Continuing in the season preview series, I’ll now take a look at the infield. To predict the offensive contributions I’ll be using Runs Created and Runs Created per 27 outs (RC27). Runs created in it’s shortest form is on base average times total bases. RC27 is the number of runs a team of 9 identical players would typically score in a game. There have been several refinements to this formula to take more into account. Last year the Tigers RC was 844 and their actual runs scored was 827, or a variance of 17 runs – so it’s pretty darn close.
Now on to the predictions…
A late power surge last year pushed Carlos Pena to a career high 27 home runs. Pena seems to have settled in as a .245 hitter who becomes more valuable by walking a great deal. He had 70 walks last year and posted a .338 OBA despite his batting average. He also slugged .472 which is respectable given his batting average as well. Given the fact that he is the Tigers only left handed power threat, he stands to play pretty much every day. The only thing that would deter him are injuries and playing really really poor. His RC27 the last 3 years has been rising (4.76, 4.92, 5.34) and following that line I’d peg him at 5.77. If he plays 150 games that works out to 96 runs created.
Dmitri Young will get the rest of the starts at first, and his RC27 numbers when healthy are between 6 and 7. Last year he dipped to 5.6. A return to 6.0 is feasible and he should account for an additional 8 runs created.
First Base: 104 Runs Created.
Change From Last Year: +10
Omar Infante started off last year trying to forget his previous season. In 2003 he was given the opportunity to start, only to be demoted to Toledo mid-season. He made the club as a utility player because the Tigers had signed Fernando Vina to play second base. An early season ending (and probably career ending) injury to Vina opened the door for Infante to play, and Omar capitalized. He slugged .449 as a 22 year old and played an adequate second base. He will get the bulk of the starts at second base health permitting. He’s had back problems in the past, and has battled a sore shoulder this spring which puts him at a higher injury risk than I’d like to see. I wouldn’t be surprised to see his power regress slightly (he’s never hit for that kind of power in his major or minor league career before), but I think his average and OBA will increase slightly. In short I’d expect the same kind of production as last year and he will contribute 73 RC over 140 games.
Jason Smith and Ramon Martinez will provide backup duties for second, third, and short. Smith’s RC27 last year was 3.9 while Martinez’s was 3.6. For simplicity sake we’ll call the backup infielder duo has 3.7 RC27. Over 22 games that is 9 runs.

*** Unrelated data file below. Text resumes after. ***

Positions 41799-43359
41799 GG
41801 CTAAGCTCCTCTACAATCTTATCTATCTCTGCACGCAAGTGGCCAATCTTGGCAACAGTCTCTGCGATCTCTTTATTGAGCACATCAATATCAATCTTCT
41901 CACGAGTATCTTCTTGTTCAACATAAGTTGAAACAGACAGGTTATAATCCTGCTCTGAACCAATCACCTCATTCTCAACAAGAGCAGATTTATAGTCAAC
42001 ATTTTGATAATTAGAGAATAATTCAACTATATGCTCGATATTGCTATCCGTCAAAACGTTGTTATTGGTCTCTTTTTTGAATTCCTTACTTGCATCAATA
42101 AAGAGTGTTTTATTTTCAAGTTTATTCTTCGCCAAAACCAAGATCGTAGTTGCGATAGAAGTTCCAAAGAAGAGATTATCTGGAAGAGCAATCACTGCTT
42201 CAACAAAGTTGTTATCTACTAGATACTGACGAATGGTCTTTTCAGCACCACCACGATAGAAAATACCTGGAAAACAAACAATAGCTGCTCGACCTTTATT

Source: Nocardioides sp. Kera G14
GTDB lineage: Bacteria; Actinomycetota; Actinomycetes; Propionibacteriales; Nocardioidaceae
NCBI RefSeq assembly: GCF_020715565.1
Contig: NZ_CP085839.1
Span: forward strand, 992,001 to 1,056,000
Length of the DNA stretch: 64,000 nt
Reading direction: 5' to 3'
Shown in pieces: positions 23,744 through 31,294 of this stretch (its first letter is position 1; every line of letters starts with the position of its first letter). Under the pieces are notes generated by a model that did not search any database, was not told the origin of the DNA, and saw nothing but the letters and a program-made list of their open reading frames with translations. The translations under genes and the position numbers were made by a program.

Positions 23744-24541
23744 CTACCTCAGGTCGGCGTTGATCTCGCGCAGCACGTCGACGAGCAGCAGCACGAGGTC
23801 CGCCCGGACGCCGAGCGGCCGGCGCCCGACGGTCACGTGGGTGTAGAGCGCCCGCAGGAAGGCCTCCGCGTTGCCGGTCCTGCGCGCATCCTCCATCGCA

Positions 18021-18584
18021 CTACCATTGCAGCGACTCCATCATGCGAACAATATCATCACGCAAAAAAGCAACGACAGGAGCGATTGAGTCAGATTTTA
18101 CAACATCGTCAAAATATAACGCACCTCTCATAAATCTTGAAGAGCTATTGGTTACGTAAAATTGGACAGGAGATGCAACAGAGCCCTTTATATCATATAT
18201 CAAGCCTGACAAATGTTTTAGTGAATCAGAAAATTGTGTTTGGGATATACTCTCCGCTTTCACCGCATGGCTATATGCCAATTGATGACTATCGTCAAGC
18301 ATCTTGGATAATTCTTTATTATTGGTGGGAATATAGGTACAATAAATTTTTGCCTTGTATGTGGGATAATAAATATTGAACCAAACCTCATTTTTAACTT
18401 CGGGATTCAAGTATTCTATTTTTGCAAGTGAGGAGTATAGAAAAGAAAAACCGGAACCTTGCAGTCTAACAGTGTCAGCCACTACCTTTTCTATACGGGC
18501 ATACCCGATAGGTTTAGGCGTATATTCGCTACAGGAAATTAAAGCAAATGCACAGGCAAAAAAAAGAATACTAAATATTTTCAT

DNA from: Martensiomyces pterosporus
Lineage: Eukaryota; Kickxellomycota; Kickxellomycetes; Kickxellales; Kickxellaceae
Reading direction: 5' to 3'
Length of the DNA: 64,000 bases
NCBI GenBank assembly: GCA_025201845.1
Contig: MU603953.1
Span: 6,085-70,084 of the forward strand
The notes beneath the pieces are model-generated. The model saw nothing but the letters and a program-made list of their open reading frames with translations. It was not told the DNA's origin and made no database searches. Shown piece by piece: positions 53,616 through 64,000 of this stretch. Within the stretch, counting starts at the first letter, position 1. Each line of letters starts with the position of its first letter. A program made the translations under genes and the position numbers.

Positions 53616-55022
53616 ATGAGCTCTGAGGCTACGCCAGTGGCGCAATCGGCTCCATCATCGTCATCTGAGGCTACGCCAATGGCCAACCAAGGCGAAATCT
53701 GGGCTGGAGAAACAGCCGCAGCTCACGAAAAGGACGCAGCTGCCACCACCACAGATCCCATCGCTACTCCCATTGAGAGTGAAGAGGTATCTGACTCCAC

Second Base: 82 Runs Created.
Change From Last Year: +5
Prior to 2004, Brandon Inge had a career .198/.254/.315 offensive line. That was the worst performance in the Majors from 2001-2003 (minimum 900 plate apperances). That’s what makes last year’s .287/.340/.453 so surprising. Inge made the team despite his offensive performance because he could back up 3 critical positions – centerfield, third base, and catcher. Given that Chris Shelton was holding on to a roster spot but not contributing that made Inge a valuable component. When Munson failed to hold onto the third base job, it became Inge’s for the taking.
Despite Inge’s success last year, the Tigers weren’t sold on it. They tried to acquire free agents to man the hot corner including Adrian Beltre, Troy Glaus, and Edgar Renteria (to play short and move Guillen to 3rd). However the Tigers didn’t find any takers. Inge will probably get 130 starts or so at third if he can hit at all. I think his power was real last year as his isolated power has been on the rise (IsoP is slugging minus batting average) from .131 to .136 to .167 last year. His plate discipline has been fairly steady as well. I’d expect his average to dip though to the .250 range for a stat line of .250/.315/.410 or a reduction of about 9% in his OPS. His RC27 last year was 5.39 and if that is reduced 9% it would be 4.91. Over 135 games that is 74 runs created.
With the backup crew picking up the remaining games, that is 11 more RC.
Third Base: 85 Runs Created.
Change From Last Year: -4
If only the Tigers could trade minor league non-prospects for guys that find themselves in the MVP race every year…Carlos Guillen looked to be a good player heading into last year, and I expected a big season from him – like a .280 hitter who might slug in the low .400s. Instead the Tigers had to settle for .318/.379/.542 and a hitter that they could slot anywhere in the batting order. What remains to be seen is if this new level of performance is sustainable, or a freakish career year. My take is that he won’t be able to repeat his performance in 2004, but he won’t slip all the way back to his career levels either. His RC27 had been on the rise from 4.03 to 4.45 to 4.83 prior to last year’s 7.60. I think part of his jump was moving to a new team and environment that fit him. I also think part of it was related to his age. And part of it was simply luck. I’m going to guess that his RC27 will be 6.0 and that he’ll manage 135 games (that has definitely been more predictable over his career). The results is 90 runs created.
The back up crew will pick up the remaining games and will contribute 11 runs.
Shortstop: 101 Runs Created.
Change From Last Year: -21
I’ll cover outfield, DH and catcher in the next edition.